Sure, You’ve Heard of 1031 Exchanges, But What About 1045 Exchanges?

1045 exchangesBy Joe Wallin & Michael Gentile

The Internal Revenue Code contains a number of preferential tax treatment provisions for small businesses. One that is often overlooked is Section 1045, which generally permits a non-corporate taxpayer to elect to defer recognizing gain on the sale of qualified small business (QSB) stock held for more than six months to the extent the proceeds are reinvested in other QSB stock during a 60-day period beginning on the date of the sale.

With certain exceptions, QSB stock means any stock acquired on original issuance by the taxpayer from a domestic C corporation after August 10, 1993 that meets the following requirements: (1) the aggregate gross assets of the corporation must not have exceeded $50 million at the time of and immediately after the issuance of the stock; and (2) at least 80% of the value of the corporation’s assets must have been used in an active trade or business.  IRC Section 1202.

Section 1045 permits founders and angel investors to move money from one business venture to the next without having to pay tax on appreciation in the first business venture.  Because the benefit of Section 1045 applies only to stock in C corporations, it should be taken into consideration by entrepreneurs in choosing the form of their business ventures.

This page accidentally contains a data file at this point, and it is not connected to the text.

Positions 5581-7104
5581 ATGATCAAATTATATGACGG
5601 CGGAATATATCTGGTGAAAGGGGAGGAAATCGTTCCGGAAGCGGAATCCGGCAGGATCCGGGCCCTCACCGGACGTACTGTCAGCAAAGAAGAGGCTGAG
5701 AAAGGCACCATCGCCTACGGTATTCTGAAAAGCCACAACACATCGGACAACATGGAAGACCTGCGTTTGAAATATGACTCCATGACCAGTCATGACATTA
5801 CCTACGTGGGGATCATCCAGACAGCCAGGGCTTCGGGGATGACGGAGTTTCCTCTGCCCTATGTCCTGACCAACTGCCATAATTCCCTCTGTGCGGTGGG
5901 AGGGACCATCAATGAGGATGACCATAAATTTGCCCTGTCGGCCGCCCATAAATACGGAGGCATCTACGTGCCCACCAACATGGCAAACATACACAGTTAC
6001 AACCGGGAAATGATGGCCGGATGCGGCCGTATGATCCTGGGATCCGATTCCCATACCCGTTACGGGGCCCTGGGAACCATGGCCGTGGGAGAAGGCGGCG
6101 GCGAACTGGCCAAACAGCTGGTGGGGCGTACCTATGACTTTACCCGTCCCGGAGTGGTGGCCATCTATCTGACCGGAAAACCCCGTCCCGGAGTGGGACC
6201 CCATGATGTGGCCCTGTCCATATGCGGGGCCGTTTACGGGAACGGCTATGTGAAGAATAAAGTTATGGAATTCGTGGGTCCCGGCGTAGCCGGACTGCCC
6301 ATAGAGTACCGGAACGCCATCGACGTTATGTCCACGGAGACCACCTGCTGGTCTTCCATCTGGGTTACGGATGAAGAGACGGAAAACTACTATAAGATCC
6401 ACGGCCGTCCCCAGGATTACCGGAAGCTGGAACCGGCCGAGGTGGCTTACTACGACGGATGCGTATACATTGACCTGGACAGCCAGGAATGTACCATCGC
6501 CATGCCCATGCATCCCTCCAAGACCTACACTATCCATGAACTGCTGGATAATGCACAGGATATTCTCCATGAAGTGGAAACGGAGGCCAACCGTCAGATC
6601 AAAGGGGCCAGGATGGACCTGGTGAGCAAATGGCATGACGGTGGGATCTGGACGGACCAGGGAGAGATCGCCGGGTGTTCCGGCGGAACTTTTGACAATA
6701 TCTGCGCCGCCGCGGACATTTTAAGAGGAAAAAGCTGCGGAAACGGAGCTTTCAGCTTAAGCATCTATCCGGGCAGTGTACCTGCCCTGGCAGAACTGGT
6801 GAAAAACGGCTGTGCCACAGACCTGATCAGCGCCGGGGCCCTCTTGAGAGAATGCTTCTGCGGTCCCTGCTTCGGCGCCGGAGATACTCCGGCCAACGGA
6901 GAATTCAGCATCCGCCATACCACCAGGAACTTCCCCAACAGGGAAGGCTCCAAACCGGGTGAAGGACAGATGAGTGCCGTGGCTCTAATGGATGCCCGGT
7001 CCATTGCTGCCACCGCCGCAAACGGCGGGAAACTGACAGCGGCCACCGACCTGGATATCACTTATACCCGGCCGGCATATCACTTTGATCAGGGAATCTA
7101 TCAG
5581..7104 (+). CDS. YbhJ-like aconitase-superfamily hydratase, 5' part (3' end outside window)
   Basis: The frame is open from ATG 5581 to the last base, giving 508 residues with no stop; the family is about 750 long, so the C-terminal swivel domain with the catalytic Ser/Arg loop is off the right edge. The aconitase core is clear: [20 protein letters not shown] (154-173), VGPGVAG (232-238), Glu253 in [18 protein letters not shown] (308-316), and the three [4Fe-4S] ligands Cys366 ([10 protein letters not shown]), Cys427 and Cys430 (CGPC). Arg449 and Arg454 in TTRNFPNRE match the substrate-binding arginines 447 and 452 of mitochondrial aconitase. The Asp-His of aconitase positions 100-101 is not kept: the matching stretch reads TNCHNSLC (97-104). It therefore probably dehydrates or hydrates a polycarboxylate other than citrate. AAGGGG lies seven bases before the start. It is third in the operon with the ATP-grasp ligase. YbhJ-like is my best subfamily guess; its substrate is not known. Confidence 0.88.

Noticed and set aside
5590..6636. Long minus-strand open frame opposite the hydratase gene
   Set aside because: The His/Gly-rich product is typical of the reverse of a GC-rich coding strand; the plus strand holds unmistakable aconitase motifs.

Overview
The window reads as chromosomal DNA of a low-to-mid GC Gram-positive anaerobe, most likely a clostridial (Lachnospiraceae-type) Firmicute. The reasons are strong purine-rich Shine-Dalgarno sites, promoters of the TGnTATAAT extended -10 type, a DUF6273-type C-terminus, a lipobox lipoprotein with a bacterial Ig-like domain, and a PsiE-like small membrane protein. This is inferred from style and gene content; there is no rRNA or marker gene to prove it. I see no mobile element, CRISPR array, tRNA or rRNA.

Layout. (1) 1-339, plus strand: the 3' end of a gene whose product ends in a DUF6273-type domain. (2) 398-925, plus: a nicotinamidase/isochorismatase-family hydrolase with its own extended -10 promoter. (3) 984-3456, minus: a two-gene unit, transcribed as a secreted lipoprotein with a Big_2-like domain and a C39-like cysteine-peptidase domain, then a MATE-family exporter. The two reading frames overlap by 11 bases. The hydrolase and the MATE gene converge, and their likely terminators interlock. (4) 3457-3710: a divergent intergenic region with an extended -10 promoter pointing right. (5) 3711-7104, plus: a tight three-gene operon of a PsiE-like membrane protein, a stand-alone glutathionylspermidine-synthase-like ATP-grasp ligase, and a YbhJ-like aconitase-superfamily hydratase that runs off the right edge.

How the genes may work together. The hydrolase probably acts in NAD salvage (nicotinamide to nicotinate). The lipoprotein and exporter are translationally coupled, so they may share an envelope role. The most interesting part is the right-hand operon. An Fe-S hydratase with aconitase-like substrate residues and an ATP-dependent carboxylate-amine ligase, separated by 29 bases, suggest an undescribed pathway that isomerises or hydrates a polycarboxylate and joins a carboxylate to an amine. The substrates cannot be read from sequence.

If you form as an S corporation, you will not be able to access the benefits of Section 1202 or Section 1045 with respect to your founders’ stock.

About Joe Wallin

Joe Wallin focuses on emerging, high growth, and startup companies. Joe frequently represents companies in angel and venture financings, mergers and acquisitions, and other significant business transactions. Joe also represents investors in U.S. businesses, and provides general counsel services for companies from startup to post-public.
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  • Brett Fogle

    Very interesting.. I had heard of 1031 exchanges in real estate, but have never heard of this before. Good to know!

  • Bloemberg

    Is rental of equipment (where the rental contracts make no provision for title to the equipment ever to pass to lessees) considered a “leasing” activity of the kind that would not qualify as an “active trade or business” (and would therefore disqualify the seller of such stock from deferring gain under Sec. 1045 or from excluding gain under Sec. 1202)?

    • Joe Wallin

      Yeah, so I think this question is not one that is readily answerable on a blog. But I am sure that there are plenty of tax lawyers and tax accountants who would be happy to research this question for you.